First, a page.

Assuming Bosnia: Taking Polities Seriously in Ethnically Divided States
Timothy William Waters
Indiana University - Maurer School of Law; Max Planck Institute (International Law)
June 11, 2012
Deconstructing the Reconstruction: Human Rights and Rule of Law in Post-War Bosnia and Herzegovina, D. Haynes, ed., Ashgate 2008
This essay is a reflection on democracy, justice and intervention. It focuses on the Bosnian experience, and this requires one to consider several elements and actors: Bosnia as a state, Bosnians as a people or peoples, and the international community. For since Dayton, the indispensable context for reform in Bosnia has been the international protectorate, which is to say the deliberate abrogation of autonomous, democratic, domestic processes for some defined, and hopefully higher, set of purposes. These purposes are expressed in the Dayton Accords, though increasingly the structures of Dayton Bosnia itself are seen as a real obstacle to stabilization, efficiency and prosperity - to the dual values of integration and denying victory to genocide.
This essay examines the processes used by the international community to govern Bosnia since the war, the assumptions underlying that project of governance, and the consequences for the population. Those processes and assumptions suggest a policy premised upon resistance to the fragmentation of the state under any circumstances, and an abiding commitment to reducing the degree of separation among the populations within that state which the international community has willed into being. How necessary - indeed, how related at all - are those commitments to the dictates of justice? What is the relationship of such premises, which justify our intervention, to another set of commitments to democracy?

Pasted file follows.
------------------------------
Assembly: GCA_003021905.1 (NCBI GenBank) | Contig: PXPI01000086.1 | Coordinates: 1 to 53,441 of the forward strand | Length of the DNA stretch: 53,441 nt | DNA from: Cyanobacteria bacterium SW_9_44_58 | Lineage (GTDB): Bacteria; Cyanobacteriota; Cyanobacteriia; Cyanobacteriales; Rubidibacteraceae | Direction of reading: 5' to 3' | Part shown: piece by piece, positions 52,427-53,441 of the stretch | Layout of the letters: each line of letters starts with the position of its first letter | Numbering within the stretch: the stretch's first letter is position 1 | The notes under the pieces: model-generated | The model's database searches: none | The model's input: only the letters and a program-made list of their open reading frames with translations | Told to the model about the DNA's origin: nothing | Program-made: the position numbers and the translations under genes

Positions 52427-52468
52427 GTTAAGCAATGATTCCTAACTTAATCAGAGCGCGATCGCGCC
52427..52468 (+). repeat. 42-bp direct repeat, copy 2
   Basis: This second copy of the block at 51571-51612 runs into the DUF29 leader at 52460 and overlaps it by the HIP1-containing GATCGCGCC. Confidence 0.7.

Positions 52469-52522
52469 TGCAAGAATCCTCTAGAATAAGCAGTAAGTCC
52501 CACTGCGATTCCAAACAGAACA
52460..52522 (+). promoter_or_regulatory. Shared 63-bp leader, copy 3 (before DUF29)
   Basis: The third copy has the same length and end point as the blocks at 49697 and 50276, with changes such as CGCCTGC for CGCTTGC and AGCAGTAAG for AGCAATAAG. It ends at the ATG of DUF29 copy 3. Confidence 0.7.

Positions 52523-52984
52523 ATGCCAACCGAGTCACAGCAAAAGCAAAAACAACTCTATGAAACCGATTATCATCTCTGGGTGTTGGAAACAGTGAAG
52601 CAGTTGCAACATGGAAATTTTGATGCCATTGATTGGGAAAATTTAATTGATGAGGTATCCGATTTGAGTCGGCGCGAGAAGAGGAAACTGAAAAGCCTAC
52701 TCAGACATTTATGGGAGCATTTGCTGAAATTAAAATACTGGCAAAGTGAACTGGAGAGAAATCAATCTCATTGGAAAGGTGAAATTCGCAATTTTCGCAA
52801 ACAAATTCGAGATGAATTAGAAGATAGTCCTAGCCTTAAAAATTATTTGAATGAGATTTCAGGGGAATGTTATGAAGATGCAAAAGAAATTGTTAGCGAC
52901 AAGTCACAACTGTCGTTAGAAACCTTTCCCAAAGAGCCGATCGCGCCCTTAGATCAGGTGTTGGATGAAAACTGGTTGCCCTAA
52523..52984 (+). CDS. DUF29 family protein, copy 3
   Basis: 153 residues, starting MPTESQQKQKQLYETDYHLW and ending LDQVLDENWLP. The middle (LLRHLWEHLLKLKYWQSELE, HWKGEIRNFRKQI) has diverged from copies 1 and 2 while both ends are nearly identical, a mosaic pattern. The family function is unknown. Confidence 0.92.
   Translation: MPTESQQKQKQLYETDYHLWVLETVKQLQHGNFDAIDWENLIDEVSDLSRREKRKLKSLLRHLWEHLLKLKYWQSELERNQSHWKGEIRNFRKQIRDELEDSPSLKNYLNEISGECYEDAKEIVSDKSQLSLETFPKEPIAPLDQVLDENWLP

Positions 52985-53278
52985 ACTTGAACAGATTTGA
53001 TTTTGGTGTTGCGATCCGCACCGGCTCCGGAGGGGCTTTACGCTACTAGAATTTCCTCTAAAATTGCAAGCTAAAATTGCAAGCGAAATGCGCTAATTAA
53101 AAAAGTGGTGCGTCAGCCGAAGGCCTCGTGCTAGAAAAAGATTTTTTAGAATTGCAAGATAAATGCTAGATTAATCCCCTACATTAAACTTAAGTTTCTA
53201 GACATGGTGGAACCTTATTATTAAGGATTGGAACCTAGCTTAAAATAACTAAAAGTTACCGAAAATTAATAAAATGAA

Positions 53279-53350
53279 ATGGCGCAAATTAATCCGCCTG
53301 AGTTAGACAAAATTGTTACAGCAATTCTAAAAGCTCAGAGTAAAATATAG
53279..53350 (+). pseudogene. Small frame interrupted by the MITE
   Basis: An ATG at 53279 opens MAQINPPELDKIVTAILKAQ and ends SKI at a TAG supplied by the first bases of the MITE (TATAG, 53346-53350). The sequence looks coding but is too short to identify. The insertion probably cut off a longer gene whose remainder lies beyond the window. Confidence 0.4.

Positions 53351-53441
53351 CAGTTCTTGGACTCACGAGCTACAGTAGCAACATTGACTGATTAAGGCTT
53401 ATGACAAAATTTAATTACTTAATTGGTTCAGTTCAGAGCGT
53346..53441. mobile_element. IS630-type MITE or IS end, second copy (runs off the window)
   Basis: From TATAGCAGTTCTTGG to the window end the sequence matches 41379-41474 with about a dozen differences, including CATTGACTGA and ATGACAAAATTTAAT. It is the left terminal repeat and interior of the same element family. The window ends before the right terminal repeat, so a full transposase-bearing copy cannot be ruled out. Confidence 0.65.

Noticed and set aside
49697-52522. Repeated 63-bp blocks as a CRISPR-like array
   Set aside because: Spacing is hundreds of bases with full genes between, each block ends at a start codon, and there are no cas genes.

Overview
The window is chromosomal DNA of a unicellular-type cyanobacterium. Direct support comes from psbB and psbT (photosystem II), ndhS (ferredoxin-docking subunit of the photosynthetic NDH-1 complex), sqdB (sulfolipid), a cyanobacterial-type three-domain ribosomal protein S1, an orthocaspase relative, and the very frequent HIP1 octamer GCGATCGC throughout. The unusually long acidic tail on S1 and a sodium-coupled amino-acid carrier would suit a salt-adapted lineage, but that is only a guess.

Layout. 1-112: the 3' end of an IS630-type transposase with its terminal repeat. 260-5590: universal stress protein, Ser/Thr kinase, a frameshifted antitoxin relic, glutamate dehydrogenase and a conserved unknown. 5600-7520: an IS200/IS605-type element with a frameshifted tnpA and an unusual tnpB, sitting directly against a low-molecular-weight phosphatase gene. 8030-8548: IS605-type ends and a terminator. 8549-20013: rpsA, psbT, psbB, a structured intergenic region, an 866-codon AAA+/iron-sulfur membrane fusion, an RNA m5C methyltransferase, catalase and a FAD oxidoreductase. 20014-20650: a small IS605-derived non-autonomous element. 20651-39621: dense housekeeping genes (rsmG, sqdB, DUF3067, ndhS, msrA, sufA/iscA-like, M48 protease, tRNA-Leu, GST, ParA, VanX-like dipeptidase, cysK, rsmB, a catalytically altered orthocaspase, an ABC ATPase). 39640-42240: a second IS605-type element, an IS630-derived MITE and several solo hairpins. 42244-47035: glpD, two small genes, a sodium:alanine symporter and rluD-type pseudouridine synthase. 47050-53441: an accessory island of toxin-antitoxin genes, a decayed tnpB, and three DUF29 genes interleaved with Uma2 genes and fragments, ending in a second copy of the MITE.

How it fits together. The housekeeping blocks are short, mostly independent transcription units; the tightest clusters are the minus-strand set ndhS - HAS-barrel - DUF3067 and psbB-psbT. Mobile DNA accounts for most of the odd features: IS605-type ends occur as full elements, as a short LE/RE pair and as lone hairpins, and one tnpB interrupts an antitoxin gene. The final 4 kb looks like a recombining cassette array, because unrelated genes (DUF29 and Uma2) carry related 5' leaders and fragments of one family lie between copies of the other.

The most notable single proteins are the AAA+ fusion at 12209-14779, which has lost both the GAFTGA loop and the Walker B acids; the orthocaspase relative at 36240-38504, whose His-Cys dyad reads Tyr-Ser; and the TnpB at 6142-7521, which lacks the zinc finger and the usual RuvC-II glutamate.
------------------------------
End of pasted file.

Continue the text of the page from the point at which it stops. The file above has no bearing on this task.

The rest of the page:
International commitment to Bosnia is intense, but not profound. It rests on a powerful emotional conviction - and a sense of guilt for what we failed to do - but a conviction whose connection to actual policy choices is essentially arbitrary. The international community's - and Bosnians' - desire for stability, prosperity and justice might be better served by allowing more meaningful debate about Bosnia's future, and our own commitment to democracy makes it essential that we let Bosnians decide.
The essay first describes the shape of the Bosnian polity and the role of the international community in shaping it; it then assesses core assumptions about the integrationist agenda of the international community's intervention, including the problematic tension between its concept of justice and democratic autonomy; finally it considers several potential objections to allowing more open democratic processes in Bosnia. This essay discusses Bosnia, but it has implications for re-conceptualizing claims about the democratic nature of states - and when it is right to intervene in them - much farther afield.
Number of Pages in PDF File: 46
Keywords: democracy, self-determination, autonomy, intervention, justice, genocide, elections, ethnicity, ethnic conflict, war, protectorate, international community, Bosnia, Yugoslavia, Balkans
JEL Classification: Z00, R23, R00, P50, P33, O52, N40, K40, K33, J70
Date posted: November 1, 2006 ; Last revised: June 12, 2012
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